SAN JOSE (CBS SF) – There are 21 schools and daycares within a mile and a half of Reid Hillview
The airport and for decades planes have taken off and landed just past the jungle field and gymnasium at Meyer Elementary School.

But a new study links airport piston-engine planes using leaded fuel to high levels of lead in the blood of neighboring children.

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“The results of the main study undertaken by the county are tragic,” said Andres Quintero, vice chairman of the board of directors of Alum Rock.

Alum Rock executives are now joining the airport neighbors in shutting down the airport.

“This is a historic mistake that can be fixed with a supervisory board vote to go ahead and close this airport,” Quintero said.

The study, which analyzed blood samples from 17,000 children between 2011 and 2020, showed this quote:

“Children residing within 0.5 mile of Reid-Hillview Airport have significantly higher blood lead levels than children further away” and that “the blood lead levels of the children sampled increase dramatically with monthly amounts of aviation gasoline sold to repair wing operators at the airport. “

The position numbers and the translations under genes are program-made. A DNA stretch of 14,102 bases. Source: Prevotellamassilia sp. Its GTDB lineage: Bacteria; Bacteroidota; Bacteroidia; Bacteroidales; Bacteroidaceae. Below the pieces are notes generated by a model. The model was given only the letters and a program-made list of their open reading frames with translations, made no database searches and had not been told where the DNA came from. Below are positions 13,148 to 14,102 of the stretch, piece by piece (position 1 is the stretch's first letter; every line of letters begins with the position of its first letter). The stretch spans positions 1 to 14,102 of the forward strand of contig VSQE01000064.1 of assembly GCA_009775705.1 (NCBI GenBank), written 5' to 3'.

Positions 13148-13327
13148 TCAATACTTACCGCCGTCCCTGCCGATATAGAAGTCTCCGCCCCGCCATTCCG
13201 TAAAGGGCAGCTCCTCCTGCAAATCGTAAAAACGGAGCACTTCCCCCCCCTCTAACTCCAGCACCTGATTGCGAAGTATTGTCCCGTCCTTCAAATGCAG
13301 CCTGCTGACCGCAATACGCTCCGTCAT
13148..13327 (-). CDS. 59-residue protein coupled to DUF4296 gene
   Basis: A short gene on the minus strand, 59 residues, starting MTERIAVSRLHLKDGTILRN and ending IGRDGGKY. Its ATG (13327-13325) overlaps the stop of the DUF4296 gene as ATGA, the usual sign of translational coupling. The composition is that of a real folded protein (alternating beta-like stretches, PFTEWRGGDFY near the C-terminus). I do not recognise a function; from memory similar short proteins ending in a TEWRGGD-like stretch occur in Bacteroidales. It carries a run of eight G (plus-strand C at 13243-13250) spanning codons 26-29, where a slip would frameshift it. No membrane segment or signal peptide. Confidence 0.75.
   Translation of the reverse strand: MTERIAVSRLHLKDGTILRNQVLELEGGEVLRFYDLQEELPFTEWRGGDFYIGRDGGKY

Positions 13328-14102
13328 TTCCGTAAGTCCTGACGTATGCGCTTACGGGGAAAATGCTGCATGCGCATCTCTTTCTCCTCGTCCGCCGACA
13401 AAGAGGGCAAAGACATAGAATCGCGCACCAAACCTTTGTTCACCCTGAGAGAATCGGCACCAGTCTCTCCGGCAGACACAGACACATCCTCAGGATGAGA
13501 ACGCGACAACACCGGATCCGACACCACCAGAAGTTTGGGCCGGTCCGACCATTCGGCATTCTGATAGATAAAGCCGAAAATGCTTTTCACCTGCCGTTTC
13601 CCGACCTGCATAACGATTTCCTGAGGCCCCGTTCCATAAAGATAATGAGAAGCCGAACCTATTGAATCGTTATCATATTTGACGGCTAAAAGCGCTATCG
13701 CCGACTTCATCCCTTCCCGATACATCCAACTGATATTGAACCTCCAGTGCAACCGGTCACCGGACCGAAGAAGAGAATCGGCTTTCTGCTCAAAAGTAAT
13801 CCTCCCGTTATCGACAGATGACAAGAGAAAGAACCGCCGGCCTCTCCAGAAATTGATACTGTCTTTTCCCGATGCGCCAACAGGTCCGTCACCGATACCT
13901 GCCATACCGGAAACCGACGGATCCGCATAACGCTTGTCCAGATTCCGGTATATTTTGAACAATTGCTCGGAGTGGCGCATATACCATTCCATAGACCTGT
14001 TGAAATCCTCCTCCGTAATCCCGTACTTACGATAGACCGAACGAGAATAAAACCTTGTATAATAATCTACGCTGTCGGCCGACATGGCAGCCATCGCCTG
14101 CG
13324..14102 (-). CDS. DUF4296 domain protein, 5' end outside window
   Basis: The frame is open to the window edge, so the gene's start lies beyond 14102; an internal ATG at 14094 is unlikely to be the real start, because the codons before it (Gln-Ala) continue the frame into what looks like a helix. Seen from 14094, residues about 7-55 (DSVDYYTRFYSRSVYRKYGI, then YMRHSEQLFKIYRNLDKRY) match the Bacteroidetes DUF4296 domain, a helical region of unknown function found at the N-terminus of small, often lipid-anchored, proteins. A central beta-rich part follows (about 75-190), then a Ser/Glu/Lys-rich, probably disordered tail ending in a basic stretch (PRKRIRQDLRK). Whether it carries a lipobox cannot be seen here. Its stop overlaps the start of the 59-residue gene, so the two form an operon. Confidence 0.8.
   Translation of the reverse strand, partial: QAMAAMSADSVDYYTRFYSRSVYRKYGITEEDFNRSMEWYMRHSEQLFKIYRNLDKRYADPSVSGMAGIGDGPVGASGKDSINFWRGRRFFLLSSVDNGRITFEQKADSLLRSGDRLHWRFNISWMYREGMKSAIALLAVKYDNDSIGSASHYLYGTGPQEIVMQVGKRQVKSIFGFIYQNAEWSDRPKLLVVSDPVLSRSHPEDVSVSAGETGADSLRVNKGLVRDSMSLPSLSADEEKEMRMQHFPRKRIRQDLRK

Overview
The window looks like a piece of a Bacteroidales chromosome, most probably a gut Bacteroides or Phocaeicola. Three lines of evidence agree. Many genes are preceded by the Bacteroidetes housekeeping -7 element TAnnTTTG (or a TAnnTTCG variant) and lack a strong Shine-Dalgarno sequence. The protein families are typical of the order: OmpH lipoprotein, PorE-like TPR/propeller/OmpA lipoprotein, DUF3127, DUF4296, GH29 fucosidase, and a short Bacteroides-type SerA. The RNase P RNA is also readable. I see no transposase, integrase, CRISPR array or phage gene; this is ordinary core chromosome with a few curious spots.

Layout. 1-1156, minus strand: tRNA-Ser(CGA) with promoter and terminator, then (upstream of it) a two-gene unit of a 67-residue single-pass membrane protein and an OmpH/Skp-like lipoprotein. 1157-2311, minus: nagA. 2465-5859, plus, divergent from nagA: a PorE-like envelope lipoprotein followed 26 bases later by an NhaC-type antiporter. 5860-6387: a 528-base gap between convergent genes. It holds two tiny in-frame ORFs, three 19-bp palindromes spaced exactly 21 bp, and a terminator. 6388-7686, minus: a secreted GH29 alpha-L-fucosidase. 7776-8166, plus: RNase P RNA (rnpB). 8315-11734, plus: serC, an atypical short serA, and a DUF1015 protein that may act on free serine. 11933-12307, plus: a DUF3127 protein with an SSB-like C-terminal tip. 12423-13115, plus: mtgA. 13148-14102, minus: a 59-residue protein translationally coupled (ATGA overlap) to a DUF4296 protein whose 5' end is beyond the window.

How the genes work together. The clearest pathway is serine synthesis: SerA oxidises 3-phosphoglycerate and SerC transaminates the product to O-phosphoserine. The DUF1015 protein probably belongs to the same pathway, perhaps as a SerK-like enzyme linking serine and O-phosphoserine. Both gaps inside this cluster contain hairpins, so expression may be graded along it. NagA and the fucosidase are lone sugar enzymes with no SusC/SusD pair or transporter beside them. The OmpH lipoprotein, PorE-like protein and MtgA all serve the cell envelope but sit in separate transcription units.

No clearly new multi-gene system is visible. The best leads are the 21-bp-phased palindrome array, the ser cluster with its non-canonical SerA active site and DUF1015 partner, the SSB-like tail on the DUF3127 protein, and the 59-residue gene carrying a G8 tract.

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Blood lead levels were comparable to those of the Flint Michigan water crisis children.

“I don’t want any lead in my kids,” said Dora Cano, who has lived near the airport for 50 years. “These planes just fly over our homes all day, dropping lead everywhere, crashing behind my house. I’m sick of it.”

But airport supporters have said leaded fuels are being phased out at Reid-Hillview.

“It would be wrong to assume that we like lead in fuel,” said Walt Gyger, owner of Trade Winds Aviation and is unsure if his business has a future here.

He says the airport is just weeks away from switching to a new unleaded fuel for most planes. But will that be enough to keep the airport open?

“My personal opinion is that this will take away an argument,” Gyger said. “But people who want to close the airport will find other arguments to close it. So I think the war will continue.

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The airport could close no earlier than 2031 under a previous deal with the FAA. Santa Clara County supervisors will discuss the future of the airport and a possible closure at their August 17 meeting.

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